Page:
(Still, though, I much prefer screening for people who do what I’ve done. So much easier on the intuition!)
At least for predictive data analytics, you really can tell someone’s good if they’re doing well on Kaggle: https://www.kaggle.com/.
We’re building a data analysis meritocracy! Maybe the first “white collar” labor meritocracy?
How does a non-welder distinguish a great welder from a merely competent welder? Competence might be recognized by the cleanness of the welds and by a history of welds not failing and perhaps time required to do a fixed unit of work, but excellence would seem more difficult to recognize. If failures are rare (and not important enough to be thoroughly investigated), it would be difficult to determine that a failure was the result of a welder’s lack of excellence. It seems that an excellent welder might be marginally faster than a ‘good’ welder and produce slightly cleaner welds but be several times more likely to recognize a sub-par part than a merely ‘good’ welder. (I am not a welder; that is just an imaginary example.)
For factory-style work, excellence might be less recognizable. Some white collar work is more factory-style (established tools and procedures–if the worker cannot improve tools or procedures, e.g., a manager refuses to allow resources to be “wasted” on such improvements or lack of documentation/source code hinders improvement, then excellence can be suppressed) and some blue collar work is more ‘variable’.
(I suspect most of the time an excellent bus driver would be indistinguishable from a merely competent bus driver. Over years of activity, an excellent bus driver might have measurably fewer accidents and noticeably fewer near misses (which may not be reported) and provide more useful information to the maintenance crew (which would also be less generally known). Then there are human interface matters; a driver excellent at driving might be somewhat rude, and so less excellent as a bus driver. (An excellent bus driver might also be able to resolve passenger conflicts well. These should rarely occur, but that could be an indicator of excellence. First aid skills could be a similar distinction.) A bus driver might also have the incidental task of observing and reporting suspicious or clearly criminal activity. )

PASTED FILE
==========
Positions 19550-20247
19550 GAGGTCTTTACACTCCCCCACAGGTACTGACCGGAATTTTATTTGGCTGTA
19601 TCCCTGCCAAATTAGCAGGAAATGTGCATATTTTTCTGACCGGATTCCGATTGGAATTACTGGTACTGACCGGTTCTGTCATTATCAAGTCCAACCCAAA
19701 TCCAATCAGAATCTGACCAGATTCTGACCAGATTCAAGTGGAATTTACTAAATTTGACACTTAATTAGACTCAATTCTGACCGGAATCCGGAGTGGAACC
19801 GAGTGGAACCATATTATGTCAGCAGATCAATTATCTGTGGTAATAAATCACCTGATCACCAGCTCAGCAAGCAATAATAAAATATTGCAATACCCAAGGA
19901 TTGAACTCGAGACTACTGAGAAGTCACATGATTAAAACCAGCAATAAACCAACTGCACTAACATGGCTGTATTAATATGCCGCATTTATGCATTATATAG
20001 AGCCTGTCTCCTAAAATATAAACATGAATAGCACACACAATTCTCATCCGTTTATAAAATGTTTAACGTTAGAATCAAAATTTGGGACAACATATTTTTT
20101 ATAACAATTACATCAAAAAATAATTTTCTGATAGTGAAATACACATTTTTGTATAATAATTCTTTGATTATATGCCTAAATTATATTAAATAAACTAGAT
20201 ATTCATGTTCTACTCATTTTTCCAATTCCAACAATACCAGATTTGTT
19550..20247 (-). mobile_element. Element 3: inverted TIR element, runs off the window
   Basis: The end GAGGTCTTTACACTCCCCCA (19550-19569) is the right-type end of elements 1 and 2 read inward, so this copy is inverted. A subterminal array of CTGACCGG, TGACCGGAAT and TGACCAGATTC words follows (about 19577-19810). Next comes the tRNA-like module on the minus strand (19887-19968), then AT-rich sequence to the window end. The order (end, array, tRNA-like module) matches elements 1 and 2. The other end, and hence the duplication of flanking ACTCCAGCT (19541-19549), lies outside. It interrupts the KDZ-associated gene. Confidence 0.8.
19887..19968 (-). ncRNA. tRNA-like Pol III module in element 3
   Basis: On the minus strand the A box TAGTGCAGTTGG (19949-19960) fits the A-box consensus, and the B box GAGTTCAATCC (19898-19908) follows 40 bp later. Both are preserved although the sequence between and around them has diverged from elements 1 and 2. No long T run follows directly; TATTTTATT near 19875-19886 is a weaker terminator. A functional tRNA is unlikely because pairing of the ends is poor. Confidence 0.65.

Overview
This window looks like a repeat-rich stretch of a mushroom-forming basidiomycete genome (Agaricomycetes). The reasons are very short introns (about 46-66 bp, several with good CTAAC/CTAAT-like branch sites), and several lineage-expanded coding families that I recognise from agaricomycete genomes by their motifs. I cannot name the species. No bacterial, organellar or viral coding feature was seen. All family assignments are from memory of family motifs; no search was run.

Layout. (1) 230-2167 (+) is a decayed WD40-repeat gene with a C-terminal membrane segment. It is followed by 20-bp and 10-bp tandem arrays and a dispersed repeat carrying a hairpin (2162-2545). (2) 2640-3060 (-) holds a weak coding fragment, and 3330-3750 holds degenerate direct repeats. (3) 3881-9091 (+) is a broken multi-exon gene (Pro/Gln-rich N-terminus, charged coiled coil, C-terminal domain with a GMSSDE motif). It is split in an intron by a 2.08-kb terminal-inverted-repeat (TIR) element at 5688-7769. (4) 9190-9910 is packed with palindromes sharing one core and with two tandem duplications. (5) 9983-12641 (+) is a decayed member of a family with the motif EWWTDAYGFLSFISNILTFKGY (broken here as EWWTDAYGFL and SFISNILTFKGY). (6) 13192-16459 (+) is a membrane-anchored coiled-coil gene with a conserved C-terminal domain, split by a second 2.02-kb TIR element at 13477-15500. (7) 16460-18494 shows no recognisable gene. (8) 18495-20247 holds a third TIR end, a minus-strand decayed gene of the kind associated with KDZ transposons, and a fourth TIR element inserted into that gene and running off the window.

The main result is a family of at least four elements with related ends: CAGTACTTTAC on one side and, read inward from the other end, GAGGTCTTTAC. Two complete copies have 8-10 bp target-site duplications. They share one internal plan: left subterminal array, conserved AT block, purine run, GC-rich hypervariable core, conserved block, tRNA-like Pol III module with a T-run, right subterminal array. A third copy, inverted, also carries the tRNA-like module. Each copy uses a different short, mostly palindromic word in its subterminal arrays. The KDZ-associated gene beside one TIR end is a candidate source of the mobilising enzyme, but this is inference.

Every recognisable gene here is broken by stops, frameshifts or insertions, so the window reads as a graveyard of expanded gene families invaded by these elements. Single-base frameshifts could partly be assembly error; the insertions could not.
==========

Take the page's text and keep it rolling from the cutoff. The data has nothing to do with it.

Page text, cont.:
Variability of tasks also makes evaluation more difficult. In order to evaluate performance, the difficulty of tasks (including the constraints on resources–tools, time, etc.–and methods–affected by laws, policies, interpersonal relations, etc.) must be evaluated as well as the quality of the results. The importance/weight of the levels of quality for different tasks must also be established.
I agree with Rick Bryan completely. School teachers are producing a rather intangible product, only a small part of which can be objectively measured. The politics of the situation (most citizens have a stake in the educational system) puts great pressure on politicians to impose simplistic solutions. The teacher’s colleagues may know more about his or her performance than an evaluating administrator, and certainly more than a multiple choice test (popular in the U.S.) can show. But can colleagues objectively evaluate teaching without being influenced by the teacher’s collegiality? Then again, teacher collegiality is a good thing, strongly promoted to good effect in high-scoring countries like Japan. I don’t think there are any easy solutions, but we Americans keep looking for one.